Tuesday, 24 September 2013

King Breaker by Rowena Cory Daniells

King Breaker by Rowena Cory Daniells is the conclusion to the King Rolen's Kin series. The first three books came out in 2010, so it was a bit of a wait until the last one. Especially since, although the third book in the series could almost be taken as a conclusion to a trilogy sort of, oh my goodness there were a lot of things left entirely unresolved! So of course, I was very eager to read this last instalment, particularly after the tantalising novella released last December, The King's Man.

Speaking of, this is a book four in a four book fantasy series. The series is excellent, but I expect that someone picking up King Breaker without having read the earlier books will be a bit lost (and would not have the same investment in the characters, of course). Start with book one, The King's Bastard. On the other hand, someone picking this book up three years after having read the previous one — as I did — should have no trouble getting back into the story. Maybe it's that the earlier books burned into my brain through sheer excellence, but I think the deft way in which Daniells included reminders about past events definitely contributed.

Although this book picks up shortly after book three, The Usurper, left off, it also follows Gazrik, the main character of The King's Man novella, alongside the three children of old King Rolen and Florin the Mountain girl of the earlier books. I would suggest that Gazrik's storyline is a completion of the arc begun in The King's Man and those not reading the novella first would be missing out. It's not strictly necessary, unlike the earlier books, but I would recommend it. If you disagree, you could always read it afterwards to fill in his back-story. (And another reason to read it is because it's good. If you enjoy Daniells' work, why wouldn't you?)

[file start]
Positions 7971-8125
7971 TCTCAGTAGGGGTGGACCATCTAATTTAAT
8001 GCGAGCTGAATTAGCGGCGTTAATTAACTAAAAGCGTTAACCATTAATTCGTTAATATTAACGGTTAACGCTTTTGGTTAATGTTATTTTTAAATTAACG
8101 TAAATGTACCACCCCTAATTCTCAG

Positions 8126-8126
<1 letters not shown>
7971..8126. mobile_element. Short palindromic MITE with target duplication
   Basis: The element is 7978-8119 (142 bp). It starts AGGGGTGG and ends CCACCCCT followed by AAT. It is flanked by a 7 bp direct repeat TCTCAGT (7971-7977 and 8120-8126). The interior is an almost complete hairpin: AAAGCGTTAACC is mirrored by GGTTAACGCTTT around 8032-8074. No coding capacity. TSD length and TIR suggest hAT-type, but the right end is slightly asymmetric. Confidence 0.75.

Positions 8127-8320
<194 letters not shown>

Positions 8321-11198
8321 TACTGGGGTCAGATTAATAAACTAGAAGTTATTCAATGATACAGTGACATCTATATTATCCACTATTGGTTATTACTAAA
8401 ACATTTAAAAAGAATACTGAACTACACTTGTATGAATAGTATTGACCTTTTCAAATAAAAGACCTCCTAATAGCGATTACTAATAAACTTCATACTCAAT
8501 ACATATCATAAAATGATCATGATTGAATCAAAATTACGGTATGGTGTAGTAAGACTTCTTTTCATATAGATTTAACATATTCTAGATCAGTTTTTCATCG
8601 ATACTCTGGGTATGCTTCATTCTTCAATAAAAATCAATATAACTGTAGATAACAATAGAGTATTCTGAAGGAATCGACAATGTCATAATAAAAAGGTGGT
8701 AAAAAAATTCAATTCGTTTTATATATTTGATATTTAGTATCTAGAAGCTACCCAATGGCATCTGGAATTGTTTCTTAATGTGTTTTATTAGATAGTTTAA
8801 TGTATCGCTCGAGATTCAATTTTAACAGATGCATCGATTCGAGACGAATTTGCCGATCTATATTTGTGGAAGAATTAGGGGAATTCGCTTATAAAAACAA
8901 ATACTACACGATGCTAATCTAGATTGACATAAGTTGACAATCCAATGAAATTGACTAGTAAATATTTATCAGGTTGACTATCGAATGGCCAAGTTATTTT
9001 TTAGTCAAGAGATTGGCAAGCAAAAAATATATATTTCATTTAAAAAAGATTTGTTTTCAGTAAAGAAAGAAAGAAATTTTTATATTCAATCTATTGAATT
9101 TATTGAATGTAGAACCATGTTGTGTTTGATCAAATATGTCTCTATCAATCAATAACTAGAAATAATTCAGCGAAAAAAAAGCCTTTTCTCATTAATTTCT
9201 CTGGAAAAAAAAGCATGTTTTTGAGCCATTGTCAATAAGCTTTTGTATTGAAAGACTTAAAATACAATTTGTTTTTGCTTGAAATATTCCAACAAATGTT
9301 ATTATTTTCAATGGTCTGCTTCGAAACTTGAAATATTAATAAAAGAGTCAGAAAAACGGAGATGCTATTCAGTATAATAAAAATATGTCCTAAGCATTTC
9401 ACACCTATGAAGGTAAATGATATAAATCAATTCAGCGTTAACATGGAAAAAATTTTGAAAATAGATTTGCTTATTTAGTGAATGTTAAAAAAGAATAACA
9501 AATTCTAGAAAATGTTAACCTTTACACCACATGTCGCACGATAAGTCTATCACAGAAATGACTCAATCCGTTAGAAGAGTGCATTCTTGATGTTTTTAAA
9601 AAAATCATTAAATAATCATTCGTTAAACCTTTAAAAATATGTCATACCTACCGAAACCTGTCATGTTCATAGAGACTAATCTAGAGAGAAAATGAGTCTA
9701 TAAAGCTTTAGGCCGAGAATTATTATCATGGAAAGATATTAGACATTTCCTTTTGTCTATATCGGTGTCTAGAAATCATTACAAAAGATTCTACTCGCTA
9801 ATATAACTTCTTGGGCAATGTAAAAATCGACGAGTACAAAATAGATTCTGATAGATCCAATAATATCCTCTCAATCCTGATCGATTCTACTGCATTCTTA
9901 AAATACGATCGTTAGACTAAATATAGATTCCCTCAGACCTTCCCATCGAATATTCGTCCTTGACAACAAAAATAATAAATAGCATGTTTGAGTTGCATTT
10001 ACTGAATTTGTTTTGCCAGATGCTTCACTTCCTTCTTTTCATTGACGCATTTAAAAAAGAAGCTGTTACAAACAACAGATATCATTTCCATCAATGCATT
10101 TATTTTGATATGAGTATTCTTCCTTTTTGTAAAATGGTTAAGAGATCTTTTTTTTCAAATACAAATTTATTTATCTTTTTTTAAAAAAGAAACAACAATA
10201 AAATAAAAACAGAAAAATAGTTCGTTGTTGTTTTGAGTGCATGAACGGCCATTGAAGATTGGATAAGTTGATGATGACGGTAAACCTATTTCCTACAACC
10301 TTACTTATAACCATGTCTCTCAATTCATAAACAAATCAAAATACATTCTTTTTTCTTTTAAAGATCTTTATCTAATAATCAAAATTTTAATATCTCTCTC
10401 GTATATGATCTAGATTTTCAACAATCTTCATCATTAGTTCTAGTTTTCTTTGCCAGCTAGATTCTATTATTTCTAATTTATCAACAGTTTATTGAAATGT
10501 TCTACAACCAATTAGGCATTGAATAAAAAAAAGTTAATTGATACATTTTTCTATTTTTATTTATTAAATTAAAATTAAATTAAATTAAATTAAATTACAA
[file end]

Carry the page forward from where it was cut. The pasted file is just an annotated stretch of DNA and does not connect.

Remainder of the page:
Daniells is particularly good at writing characters that behave in irritating, yet entirely plausible ways. The group of point of view characters and their friends are all intelligent and well-educated (which makes sense since most of them are royalty) but their minor antagonists (as opposed to Cobalt the usurper) tend to be frustratingly short-sighted, ignorant or just horrible people. The utterly believable way in which Daniells wrote them had me heckling the page on several occasions and cheering when they were defeated — and a satisfying number of annoying characters got punched in the face, so that was also quite gratifying. I have said many times before that a mark of a good writer is the level of emotional investment they can get the reader to place in their characters, and Daniells has proved herself, once again, to be more than adept at doing so.

Readers worried about being left in the lurch again, as with the ending of The Usurper, need not worry. Although Daniells leaves the world open for a possible revisiting, the ending is quite settled. I won't reveal any spoilers, but I will say that it was ultimately satisfying, and some characters even got happy endings. (gasp!)

The King Rolen's Kin series is an excellent read. I highly recommend it to all fans of Big Fat Fantasy, especially the grittier kind. It's probably fair to say that Daniells' books generally are not for the faint of heart (there is violence and rape). But they are excellent. To readers who have read the earlier three books and didn't hate them, I can think of no reason not to go on to read King Breaker.

5 / 5 stars

First published: September 2013, Solaris
Series: Yes. Book 4 of 4, King Rolen's Kin
Format read: ebook
Source: Review copy from author and publisher
Challenges: Australian Women Writers Challenge

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